Working with young athletes, I’ve seen loads of these! In one week with elite academy footballers we had three; one Osgood Schlatters, one Severs and one Sinding Larson-Johansson. All three of these injuries occur as muscle and tendon length and extensibility is unable to maintain the rapid growth of the associated bone. This increased tension, along with a high training load, increases the force exerted on the attachment of a tendon to its bony insertion. In addition, biomechanical factors such as over-pronation and knee valgus may increase the tension through a tendon by causing a stretching of the tissue due to poor position. Similarly, poor technique in landing or deceleration may have a similar result causing increased stretch and therefore tension.
The resulting increase in tension on a bone can lead to development of a traction apophysitis or cartilaginous prominence next to the growth plate of the bone. This is where the force applied to a bone causes inflammation and partial avulsion of the bone. If excessive force is continually applied (if the athlete does not reduce training load or correct biomechanical issues) it may lead to an avulsion fracture.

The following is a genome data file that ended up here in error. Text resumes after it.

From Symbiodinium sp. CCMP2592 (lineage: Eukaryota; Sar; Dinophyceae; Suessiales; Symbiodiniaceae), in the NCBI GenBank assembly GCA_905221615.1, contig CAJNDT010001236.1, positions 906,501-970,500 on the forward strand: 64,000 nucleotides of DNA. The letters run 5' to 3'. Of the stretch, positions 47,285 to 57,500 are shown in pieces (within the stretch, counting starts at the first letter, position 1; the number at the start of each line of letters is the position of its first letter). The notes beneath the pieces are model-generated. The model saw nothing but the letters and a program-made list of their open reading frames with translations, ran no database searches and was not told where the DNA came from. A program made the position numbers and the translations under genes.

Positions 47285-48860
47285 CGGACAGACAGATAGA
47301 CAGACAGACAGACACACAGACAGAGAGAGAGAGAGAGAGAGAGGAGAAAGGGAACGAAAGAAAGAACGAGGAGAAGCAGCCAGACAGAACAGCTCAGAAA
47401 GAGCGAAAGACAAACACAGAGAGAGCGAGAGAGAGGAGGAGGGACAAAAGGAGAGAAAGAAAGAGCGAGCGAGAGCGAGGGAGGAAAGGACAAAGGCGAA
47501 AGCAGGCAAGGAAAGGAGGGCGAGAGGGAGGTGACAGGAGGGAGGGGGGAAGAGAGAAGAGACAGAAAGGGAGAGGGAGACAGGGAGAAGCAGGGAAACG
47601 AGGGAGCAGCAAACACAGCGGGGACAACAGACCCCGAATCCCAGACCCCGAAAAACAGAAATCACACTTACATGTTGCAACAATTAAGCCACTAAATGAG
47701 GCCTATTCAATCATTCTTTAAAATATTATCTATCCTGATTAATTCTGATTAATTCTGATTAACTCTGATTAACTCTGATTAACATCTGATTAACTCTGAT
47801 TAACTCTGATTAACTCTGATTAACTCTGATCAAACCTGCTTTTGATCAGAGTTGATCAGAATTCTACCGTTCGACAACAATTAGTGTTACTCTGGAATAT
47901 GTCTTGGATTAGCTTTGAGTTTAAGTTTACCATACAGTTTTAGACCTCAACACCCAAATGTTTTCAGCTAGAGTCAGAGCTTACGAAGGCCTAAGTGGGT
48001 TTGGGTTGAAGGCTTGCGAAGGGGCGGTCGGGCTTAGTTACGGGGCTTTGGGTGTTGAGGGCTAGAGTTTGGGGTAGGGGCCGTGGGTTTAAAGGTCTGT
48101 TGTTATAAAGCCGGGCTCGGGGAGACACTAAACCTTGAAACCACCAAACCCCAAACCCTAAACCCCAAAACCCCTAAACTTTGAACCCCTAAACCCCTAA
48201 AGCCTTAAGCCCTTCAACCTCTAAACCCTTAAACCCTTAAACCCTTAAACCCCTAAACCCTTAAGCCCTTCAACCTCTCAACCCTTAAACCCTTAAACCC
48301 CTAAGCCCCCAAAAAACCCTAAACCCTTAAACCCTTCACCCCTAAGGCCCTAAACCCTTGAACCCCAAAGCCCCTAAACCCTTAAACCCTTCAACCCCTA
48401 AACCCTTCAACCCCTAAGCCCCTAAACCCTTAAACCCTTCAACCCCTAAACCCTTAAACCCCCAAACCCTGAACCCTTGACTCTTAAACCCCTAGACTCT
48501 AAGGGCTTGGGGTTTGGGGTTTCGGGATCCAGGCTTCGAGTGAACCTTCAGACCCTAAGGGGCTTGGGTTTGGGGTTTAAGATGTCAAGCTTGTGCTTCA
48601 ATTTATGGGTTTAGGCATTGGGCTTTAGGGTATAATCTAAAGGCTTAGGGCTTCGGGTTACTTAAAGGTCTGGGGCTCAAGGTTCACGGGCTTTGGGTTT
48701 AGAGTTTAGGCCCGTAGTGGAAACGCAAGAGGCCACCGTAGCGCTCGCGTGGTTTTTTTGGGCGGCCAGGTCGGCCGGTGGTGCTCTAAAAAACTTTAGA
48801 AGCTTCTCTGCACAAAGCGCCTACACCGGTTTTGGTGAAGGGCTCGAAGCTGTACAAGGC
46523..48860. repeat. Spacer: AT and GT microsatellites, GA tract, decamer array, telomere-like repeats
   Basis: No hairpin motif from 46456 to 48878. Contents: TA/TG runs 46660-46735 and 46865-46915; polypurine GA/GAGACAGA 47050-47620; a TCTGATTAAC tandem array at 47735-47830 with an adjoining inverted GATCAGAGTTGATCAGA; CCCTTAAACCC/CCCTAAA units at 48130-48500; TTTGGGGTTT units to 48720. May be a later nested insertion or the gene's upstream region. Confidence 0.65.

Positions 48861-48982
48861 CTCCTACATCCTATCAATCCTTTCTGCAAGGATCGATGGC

Usually diagnosed with the location and presentation of pain, at the insertion of a tendon to the bone. Sometimes with a bony prominence and inflammation. Rapid stages of bone growth also help to diagnose an apophysitis injury.
For all apophysitis injuries a similar protocol should be followed:
For a person presenting with these issues your first step is to contact a therapist or doctor to ensure the pain isn’t anything more serious. Following correct diagnosis, begin an exercise programme including an appropriate stretching and strengthening routine to increase muscle length and reduce tension on the tendon and its insertion.Return to blog